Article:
It might. More than three years into the COVID-19 pandemic, most people are familiar with the classic symptoms of the infection, such as a fever, cough, loss of smell, and congestion. We’ve also learned that some people who have had COVID-19 — an estimated 1 in 5 Americans, according to the U.S. Centers for Disease Control and Prevention — go on to develop “long COVID,” varied lingering symptoms that can include fatigue, shortness of breath, and headaches.
Now we can add another unwelcome consequence to the list of COVID-related concerns: brain shrinkage. A large study by researchers at Oxford University’s Wellcome Centre for Integrative Neuroimaging in the United Kingdom found that even mild COVID appears to influence brain structure and function. The team of investigators compared two sets of brain scans from nearly 800 middle-aged and older adults. The first batch was taken between 2014 and early 2020, the second between February and May 2021. About half of the participants had COVID-19 between March 2020 and April 2021. First, the researchers first estimated brain changes over time in each group and then looked for differences in these changes between the groups. They also compared the groups’ scores on tests of cognitive function.
The investigators found that, compared to their peers, people who been diagnosed with COVID-19 tended to exhibit greater loss of gray matter, a greater decrease in brain volume, and more tissue damage in the area of the brain associated with the sense of smell. They also had a greater decline in the ability to perform complex tasks. This was true even for people with mild COVID-19. When the researchers compared these post-COVID scans to brain scans of people who had had pneumonia, they found no such changes in the latter group. This suggests that such losses in brain size are specific to COVID-19 infection. While more research is needed, the researchers suspect that direct viral infection or inflammation of brain cells might play a role. (Nature, March 7, 2022)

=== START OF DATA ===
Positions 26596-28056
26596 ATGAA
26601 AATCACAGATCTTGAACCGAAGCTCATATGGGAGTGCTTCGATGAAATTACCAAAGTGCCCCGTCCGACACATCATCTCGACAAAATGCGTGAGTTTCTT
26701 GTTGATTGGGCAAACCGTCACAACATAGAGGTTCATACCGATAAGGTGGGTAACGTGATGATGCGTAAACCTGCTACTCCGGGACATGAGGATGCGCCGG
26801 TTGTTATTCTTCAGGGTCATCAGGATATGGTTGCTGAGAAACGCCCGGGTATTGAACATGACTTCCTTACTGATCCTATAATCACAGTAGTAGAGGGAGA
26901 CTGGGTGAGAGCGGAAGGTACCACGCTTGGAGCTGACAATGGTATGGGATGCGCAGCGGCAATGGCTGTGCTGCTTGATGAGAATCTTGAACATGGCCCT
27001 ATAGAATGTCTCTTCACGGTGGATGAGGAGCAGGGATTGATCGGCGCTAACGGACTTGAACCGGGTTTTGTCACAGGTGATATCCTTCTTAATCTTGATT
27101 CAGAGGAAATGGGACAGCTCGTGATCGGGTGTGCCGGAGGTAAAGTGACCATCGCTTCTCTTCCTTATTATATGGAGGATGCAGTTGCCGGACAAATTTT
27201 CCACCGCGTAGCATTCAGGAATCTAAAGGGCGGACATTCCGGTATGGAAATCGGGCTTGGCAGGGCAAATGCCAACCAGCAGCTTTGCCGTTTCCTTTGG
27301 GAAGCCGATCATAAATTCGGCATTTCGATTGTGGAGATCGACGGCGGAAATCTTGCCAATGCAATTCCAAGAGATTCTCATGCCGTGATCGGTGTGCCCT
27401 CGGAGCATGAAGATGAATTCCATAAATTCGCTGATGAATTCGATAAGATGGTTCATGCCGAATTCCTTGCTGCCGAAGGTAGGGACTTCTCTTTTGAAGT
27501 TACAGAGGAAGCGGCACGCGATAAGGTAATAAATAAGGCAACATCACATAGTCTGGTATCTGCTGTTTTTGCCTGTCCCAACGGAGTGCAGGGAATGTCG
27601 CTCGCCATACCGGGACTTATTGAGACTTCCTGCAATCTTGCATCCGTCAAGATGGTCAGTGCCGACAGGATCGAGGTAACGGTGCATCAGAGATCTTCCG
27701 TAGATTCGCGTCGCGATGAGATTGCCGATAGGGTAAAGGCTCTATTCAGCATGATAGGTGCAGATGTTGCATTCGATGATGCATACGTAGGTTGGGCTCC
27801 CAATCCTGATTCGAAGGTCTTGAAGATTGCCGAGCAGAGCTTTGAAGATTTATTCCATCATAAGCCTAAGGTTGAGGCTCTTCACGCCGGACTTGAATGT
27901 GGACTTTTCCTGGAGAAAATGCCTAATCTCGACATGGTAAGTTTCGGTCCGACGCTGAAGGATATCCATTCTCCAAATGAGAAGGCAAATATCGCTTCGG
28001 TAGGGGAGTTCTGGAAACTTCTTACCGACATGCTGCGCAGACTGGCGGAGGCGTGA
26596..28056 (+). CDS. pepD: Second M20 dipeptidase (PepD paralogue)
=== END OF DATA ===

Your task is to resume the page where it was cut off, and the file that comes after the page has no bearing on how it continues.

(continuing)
To me, this study is one more good reason to protect yourself against COVID-19 as much as possible. Get vaccinated, stay up to date on boosters, wash your hands well and often, and wear a face mask in crowded, indoor spaces.
Andrew Weil, M.D.
Douaud, G., Lee, S., Alfaro-Almagro, F. et al. SARS-CoV-2 is associated with changes in brain structure in UK Biobank. Nature 604, 697–707 (2022). doi.org/10.1038/s41586-022-04569-5